South Carolina rock/reggae band shares a tireless work ethic, diverse musical influences, and a mutual dislike of Afroman. At the end of this article is a Q&A Giveaway where The Movement are offering autographed copies of their album, ‘Set Sail’ to four lucky Skope readers!

Attention anyone still mourning the loss of Sublime, or feels like 311 have fallen off their game since their heyday in the mid 90’s: I have your new favorite band right here. South Carolina’s The Movement, formed in 2004 by guitarists/vocalists Josh Swain and Jordan Miller, quickly gained local buzz and caught the attention of G Love and Special Sauce producer Chris DiBeneditto. It wasn’t long before the Movement relocated to Philadelphia, where they picked up drummer Gary Jackson and Jay Schmidt. Since then, The Movement have released their second album, “Set Sail”, and have logged over 250 shows in the last year and a half supporting it. Skope recently had a chance to sit down with The Movement on their Rochester NY tour stop at Water Street Music Hall.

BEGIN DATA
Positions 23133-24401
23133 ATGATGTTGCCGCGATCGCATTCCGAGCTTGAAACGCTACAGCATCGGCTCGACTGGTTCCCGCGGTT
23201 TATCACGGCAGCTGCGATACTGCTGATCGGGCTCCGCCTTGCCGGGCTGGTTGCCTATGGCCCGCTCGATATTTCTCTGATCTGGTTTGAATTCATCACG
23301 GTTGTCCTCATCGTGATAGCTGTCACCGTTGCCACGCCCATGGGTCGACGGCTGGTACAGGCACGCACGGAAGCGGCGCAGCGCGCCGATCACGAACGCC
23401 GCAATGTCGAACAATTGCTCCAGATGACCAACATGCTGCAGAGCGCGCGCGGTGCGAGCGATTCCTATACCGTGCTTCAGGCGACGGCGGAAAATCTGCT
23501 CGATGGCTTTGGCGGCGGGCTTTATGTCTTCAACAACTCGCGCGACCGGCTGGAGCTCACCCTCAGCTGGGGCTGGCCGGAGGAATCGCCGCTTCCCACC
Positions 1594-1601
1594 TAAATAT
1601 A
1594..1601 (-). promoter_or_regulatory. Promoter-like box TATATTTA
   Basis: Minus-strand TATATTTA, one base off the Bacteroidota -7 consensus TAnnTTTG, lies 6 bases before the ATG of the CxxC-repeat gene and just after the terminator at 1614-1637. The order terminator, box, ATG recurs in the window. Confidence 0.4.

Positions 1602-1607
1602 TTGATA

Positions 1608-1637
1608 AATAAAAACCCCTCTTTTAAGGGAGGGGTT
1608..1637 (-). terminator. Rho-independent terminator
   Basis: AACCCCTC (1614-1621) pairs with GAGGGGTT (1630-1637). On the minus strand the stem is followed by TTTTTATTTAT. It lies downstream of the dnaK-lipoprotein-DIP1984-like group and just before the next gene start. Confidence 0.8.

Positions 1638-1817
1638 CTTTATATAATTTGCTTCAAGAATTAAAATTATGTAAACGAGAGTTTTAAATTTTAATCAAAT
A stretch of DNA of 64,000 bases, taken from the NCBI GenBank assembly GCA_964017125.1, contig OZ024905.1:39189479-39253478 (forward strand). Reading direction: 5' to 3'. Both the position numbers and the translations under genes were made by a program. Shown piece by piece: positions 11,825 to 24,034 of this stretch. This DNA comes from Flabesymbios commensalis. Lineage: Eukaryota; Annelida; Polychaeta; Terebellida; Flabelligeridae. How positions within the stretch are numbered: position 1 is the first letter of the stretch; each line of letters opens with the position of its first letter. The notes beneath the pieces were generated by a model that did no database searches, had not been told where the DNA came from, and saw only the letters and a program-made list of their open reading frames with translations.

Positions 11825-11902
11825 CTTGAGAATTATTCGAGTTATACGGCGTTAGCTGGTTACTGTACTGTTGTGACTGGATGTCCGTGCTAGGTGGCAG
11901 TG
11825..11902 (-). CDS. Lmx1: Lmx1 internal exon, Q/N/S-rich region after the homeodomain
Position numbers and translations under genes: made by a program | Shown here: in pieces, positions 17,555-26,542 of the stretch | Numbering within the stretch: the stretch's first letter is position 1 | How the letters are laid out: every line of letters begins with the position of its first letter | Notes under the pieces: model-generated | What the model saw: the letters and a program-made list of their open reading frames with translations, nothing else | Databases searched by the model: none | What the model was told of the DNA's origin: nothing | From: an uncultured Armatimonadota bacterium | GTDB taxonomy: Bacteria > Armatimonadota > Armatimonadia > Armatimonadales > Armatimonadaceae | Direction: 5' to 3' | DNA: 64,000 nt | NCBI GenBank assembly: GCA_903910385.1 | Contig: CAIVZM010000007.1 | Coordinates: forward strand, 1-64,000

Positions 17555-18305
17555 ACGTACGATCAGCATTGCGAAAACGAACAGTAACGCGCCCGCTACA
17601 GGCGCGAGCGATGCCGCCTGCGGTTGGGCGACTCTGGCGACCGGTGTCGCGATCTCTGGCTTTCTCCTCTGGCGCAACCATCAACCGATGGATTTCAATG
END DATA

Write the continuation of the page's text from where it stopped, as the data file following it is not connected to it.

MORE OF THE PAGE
Skope: It’s the fifth night of your tour, how has it been so far, and what is your worst tour horror story ever?